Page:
Tuesday, October 21, 2008

End of an Era

Skip Caray's death hit me like a ton of bricks. Pete Van Wieren's retirement makes me ache with something like sadness:

Over the past 33 seasons the Braves have annually changed faces and maintained the same familiar sound provided by Pete Van Wieren and Skip Caray.

Sadly their days as the most recognizable broadcast duo in Braves history came to a close with Caray's passing in August. Saying goodbye to his close friend while continuing to perform the craft they shared together over the course of four decades was one of the toughest things Van Wieren ever experienced during his remarkable career.

Saying goodbye to two of his greatest passions -- the Braves and the game of baseball -- will also prove difficult at times. But with good health, Van Wieren has decided its time to step away from the microphone and spend more time with his family.
No, neither Pete nor Skip were Ernie Harwell, Red Barber, or Charlie Kalas. But they meant everything to lifelong Braves' fans and those of us who clung to them when circumstances cast us out into the vast unaffiliated expanses that only Ted Turner saw fit to serve with precious baseball.


iwillbeginagain said...

I feel old.

I stayed up many summer nights watching Van Wieren, Caray, and Johnson. Congratulations to Pete and I hope he enjoys his extra time.

Mr. Thursday said...

*Harry Kalas.

I think a lot of baseball broadcasting stations fail to realize the importance of announcers. Football announcers, basketball, hockey, soccer, whatever--these are people who show up in our home once or twice a week for half the year. They're like cousins.

Baseball announcers, though? For as long as I can remember, Harry Kalas has been my guy, in my house, 6 nights a week between April and September. When his broadcast partner, Richie Ashburn, died, it was like a family member has passed. For the past few years, thanks to cable, after Kalas heads out, we've been able to turn to Vin Scully or Jerry and Remy or Niehaus or somebody. These people are like brothers. I know Harry Kalas's voice better than a few of my family members, and that's mainly because I hear it more often (and partly, I suppose, because he's narrated more of my memories).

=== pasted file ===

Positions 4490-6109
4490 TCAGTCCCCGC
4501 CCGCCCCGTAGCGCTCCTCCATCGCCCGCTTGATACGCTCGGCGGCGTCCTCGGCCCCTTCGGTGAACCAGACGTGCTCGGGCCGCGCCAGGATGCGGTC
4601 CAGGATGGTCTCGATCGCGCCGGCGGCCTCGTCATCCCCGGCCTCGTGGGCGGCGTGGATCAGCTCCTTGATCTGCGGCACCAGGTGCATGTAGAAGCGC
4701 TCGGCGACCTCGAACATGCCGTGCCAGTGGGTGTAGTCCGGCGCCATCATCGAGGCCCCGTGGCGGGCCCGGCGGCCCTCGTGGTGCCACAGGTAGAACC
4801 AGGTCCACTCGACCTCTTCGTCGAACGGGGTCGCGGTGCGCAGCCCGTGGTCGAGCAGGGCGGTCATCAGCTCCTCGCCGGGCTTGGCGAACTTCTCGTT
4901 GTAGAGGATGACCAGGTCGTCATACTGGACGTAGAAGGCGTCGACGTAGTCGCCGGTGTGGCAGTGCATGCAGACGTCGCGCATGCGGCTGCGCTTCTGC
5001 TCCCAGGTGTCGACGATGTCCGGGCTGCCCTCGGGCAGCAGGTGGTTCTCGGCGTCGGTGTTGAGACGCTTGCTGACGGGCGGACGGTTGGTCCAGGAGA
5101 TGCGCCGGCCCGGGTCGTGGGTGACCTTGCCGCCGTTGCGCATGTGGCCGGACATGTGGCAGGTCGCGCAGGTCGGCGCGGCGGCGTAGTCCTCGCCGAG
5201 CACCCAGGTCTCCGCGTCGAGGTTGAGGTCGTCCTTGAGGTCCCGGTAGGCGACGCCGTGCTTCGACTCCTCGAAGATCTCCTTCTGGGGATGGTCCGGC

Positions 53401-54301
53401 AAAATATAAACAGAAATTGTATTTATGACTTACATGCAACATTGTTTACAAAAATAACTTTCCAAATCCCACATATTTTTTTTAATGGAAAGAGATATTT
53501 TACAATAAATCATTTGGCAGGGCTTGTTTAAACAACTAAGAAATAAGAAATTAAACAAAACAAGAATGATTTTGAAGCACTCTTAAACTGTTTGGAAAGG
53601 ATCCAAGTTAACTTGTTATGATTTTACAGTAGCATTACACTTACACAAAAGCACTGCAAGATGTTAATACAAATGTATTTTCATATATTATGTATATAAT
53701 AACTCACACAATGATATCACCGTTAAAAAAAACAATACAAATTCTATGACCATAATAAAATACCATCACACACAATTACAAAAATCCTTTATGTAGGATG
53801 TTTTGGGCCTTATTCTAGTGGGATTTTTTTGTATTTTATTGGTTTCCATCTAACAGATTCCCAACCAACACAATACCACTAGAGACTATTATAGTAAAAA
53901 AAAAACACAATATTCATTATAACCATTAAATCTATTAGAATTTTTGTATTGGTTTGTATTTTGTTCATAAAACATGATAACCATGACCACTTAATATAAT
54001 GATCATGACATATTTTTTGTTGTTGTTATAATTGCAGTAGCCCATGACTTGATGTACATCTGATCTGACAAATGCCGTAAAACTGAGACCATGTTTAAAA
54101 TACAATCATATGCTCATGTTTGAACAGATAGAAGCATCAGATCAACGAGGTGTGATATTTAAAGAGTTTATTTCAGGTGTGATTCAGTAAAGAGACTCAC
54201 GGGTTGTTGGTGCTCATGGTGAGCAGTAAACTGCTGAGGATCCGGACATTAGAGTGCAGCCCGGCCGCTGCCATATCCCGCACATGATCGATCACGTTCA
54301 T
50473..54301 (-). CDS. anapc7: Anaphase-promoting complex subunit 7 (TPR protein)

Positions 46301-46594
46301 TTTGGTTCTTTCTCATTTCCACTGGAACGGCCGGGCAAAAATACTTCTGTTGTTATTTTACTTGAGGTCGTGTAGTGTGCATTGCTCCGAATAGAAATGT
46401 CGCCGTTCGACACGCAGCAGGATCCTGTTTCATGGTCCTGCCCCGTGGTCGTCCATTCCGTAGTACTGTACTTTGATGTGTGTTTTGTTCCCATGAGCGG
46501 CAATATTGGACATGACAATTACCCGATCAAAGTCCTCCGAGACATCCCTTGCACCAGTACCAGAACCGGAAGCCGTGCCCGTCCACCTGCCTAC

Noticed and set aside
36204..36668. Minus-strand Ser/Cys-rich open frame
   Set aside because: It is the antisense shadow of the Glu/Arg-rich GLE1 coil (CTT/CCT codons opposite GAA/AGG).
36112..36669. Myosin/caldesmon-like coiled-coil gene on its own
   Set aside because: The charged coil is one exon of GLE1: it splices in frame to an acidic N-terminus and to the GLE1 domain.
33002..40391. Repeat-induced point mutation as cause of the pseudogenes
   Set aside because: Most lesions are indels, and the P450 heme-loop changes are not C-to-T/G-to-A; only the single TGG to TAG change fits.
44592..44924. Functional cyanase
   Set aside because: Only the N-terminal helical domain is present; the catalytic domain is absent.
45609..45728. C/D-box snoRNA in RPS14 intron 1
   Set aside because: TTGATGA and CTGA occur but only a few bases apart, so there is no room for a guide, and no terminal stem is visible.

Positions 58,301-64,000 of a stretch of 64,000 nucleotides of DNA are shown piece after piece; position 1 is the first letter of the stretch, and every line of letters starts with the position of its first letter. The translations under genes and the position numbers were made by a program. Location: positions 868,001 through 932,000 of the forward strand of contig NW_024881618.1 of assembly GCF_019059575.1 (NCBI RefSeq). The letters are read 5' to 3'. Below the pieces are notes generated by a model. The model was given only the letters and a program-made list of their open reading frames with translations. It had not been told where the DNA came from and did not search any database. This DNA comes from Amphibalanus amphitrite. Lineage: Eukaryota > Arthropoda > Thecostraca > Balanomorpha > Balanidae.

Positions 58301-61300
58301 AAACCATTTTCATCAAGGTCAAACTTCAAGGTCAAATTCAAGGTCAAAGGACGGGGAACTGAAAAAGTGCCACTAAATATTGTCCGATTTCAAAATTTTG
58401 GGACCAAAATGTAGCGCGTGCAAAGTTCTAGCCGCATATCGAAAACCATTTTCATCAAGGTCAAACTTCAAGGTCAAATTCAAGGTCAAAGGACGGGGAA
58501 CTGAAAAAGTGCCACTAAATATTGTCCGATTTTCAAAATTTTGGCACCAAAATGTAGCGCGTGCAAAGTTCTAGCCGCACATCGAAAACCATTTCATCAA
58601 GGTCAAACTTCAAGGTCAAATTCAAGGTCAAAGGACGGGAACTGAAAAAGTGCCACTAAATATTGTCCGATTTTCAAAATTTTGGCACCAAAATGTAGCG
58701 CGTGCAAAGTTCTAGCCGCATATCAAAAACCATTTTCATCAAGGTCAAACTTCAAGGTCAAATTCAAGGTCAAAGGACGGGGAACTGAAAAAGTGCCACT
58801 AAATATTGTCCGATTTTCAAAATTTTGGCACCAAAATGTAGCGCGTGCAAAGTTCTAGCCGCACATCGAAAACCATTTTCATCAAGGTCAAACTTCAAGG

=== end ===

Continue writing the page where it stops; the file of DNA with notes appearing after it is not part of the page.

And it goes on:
The Braves aren't the same anymore. The bridge between the team and the fans is gone. Who knows how well it will be rebuilt? So many other bridges are falling. Kalas has seen better days. Scully is rumored to retire every year. Harwell is gone. Carey, and Carey (but, sadly, not Carey) are gone. The voices that constituted the great passion of my life are fading out, and is there anyone who expects them to be replaced? Is this what people felt like when Red Barber went his merry way? Will there ever be another 300 game winner? Who is John Galt?

Mike McClary said...

I grew up with Ernie Harwell and Paul Carey on WJR and George Kell and Al Kaline (who was awful) on the TV side in Detroit. When we got cable in 1980 and I was able to watch games on TBS I loved it. Outside of the occasional Monday Night Baseball game on ABC or NBC's Game of the Week, I didn't get to hear other announcers. Listening to Van Wieren and Caray was a daily bonus. Even as recent as this past season, whenever I heard either of their voices I was brought back to when I was 12 and Canon was the Official Camera of the Atlanta Braves.

- Mike